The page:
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ERIC Number: ED263818
Record Type: Non-Journal
Publication Date: 1985-Apr
Pages: 72
Abstractor: N/A
Reference Count: N/A
Educational and Occupational Aspirations and Early Attainment of Black Males and Females.
Epps, Edgar G.; Jackson, Kenneth W.
The effects of school factors on occupational attainment of black students were studied based on data from the 1972 National Longitudinal Study (NLS) and its 1980 followup and the 1980 High School and Beyond (HSB) study and its 1982 followup. The sample sizes were as follows: 319 NLS females, 167 NLS males, 324 HSB females, and 259 HSB males. Socioeconomic status was measured by father's and mother's education and occupations, and parental income. Ability was measured by reading, vocabulary, and mathematics tests. School-related variables included grades, courses, and high school study program. Student views of who influenced their plans after high school (social-psychological factors) were also determined, along with their educational and occupational aspirations. Educational attainment was measured by years in vocational or trade school, highest level of college, and kind of degree earned. Occupational attainment was measured by the job held by the NLS respondents. It was concluded that the combination of background, social-psychological, and school factors was not very useful for understanding the black students' occupational attainment. It is suggested that structural variables, such as racial discrimination and labor market segmentation, play a strong role in determining the occupations available to blacks. (SW)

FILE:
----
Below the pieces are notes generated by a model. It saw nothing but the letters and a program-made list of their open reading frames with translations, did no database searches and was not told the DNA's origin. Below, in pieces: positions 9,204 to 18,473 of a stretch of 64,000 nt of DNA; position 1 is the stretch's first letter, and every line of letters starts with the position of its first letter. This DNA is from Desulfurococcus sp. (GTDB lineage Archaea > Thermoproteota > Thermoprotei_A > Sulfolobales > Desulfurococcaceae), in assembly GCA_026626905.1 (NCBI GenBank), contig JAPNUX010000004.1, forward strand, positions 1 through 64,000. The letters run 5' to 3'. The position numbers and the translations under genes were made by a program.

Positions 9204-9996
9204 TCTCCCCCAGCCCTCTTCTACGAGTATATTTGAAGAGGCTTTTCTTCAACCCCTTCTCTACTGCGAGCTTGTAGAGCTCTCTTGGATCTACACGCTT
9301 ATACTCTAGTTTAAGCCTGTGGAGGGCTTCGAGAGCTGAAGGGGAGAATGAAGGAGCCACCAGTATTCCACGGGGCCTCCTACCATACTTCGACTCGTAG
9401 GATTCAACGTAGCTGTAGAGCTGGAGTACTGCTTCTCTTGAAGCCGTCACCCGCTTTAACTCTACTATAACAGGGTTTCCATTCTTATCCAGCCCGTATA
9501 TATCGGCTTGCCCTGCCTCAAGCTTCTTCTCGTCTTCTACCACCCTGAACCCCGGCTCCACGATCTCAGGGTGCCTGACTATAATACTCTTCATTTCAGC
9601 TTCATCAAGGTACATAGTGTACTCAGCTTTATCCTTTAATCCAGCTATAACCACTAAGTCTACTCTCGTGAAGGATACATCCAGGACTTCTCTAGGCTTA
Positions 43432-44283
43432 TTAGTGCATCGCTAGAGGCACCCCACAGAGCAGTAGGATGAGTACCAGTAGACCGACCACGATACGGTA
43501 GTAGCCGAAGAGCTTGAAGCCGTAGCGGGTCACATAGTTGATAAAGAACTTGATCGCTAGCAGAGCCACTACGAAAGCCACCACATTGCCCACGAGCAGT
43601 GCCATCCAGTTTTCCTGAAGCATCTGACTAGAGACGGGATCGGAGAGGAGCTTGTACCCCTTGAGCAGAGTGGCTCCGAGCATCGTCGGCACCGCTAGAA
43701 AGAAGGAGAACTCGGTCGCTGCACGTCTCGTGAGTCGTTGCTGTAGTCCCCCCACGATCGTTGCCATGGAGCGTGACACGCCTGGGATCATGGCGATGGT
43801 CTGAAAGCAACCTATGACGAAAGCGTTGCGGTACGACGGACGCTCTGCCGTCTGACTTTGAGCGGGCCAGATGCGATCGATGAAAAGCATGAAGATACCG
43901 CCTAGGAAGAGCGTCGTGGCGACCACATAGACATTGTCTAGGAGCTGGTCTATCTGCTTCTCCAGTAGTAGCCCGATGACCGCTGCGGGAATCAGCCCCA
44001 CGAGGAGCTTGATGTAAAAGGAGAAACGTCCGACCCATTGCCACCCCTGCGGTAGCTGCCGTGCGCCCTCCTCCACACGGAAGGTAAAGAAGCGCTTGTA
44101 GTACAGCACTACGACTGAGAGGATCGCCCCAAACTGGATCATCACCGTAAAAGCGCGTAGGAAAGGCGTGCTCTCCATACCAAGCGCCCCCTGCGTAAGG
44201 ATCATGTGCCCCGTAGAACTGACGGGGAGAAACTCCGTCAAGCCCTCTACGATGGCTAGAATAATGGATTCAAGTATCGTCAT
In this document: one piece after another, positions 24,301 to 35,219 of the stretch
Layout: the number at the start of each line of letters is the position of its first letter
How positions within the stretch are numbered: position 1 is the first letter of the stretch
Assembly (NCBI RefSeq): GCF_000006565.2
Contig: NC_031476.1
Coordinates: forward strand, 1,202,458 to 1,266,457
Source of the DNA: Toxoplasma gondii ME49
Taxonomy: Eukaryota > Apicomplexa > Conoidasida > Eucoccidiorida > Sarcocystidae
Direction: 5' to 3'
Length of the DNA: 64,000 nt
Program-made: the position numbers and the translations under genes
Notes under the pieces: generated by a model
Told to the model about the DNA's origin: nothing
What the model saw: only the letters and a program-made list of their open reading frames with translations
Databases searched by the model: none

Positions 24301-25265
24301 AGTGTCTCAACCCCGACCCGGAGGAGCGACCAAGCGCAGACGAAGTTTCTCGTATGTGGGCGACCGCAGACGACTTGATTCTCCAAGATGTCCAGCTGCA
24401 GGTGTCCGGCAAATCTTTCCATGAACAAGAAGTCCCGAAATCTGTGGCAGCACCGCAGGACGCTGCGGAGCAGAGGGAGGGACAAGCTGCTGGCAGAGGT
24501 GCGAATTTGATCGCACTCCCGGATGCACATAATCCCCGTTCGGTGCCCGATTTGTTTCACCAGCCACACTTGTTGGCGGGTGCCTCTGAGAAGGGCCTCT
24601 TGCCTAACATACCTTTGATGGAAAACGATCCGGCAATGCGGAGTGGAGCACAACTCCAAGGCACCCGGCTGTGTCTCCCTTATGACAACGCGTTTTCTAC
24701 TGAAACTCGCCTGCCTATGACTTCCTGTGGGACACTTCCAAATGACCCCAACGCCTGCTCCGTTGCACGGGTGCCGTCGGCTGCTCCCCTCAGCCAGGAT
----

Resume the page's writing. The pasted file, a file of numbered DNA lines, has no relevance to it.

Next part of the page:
Southern Education Foundation, 340 W. Peachtree Street, N.W., Suite 250, Atlanta, GA 30308 ($5.00).
Publication Type: Reports - Research
Education Level: N/A
Audience: N/A
Language: English
Sponsor: Southern Education Foundation, Atlanta, GA.
Authoring Institution: N/A
Identifiers - Assessments and Surveys: National Longitudinal Study of the High School Class of 1972